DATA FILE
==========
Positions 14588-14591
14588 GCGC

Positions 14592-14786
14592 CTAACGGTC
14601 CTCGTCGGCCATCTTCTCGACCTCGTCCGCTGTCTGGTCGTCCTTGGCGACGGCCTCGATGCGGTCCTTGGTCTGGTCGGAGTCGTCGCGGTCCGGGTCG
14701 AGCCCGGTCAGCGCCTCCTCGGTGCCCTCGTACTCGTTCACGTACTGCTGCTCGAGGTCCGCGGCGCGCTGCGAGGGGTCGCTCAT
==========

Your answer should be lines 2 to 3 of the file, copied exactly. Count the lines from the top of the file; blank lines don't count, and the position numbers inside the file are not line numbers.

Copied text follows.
14588 GCGC

Positions 14592-14786